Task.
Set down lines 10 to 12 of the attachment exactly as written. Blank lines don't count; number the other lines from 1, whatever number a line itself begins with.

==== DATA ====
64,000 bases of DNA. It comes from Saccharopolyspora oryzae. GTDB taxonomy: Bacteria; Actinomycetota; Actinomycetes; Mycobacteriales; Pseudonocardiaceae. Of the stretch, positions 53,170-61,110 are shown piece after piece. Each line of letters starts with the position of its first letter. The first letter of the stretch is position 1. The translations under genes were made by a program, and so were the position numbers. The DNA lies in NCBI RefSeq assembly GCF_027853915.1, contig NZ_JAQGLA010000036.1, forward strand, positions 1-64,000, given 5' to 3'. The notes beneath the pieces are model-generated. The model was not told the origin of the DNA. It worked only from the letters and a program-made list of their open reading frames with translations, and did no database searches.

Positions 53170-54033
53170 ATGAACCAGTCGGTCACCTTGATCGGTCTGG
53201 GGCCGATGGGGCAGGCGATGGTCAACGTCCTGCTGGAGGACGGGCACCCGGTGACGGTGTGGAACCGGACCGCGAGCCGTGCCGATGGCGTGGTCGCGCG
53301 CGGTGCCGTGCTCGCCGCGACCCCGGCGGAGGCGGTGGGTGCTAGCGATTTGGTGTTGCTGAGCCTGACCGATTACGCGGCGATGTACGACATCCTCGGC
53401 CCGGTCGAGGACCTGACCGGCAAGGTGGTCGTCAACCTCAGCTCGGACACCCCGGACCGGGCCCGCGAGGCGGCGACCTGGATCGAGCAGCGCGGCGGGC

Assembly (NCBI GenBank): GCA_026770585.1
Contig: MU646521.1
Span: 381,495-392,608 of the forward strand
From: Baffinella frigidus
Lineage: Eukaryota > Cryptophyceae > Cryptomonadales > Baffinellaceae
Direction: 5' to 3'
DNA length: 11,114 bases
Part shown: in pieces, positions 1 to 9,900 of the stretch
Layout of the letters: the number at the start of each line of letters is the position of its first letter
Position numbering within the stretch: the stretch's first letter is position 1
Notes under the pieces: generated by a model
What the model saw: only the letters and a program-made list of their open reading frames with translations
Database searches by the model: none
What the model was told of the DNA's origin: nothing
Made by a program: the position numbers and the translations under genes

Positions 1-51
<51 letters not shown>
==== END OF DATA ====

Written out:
From: Baffinella frigidus
Lineage: Eukaryota > Cryptophyceae > Cryptomonadales > Baffinellaceae
Direction: 5' to 3'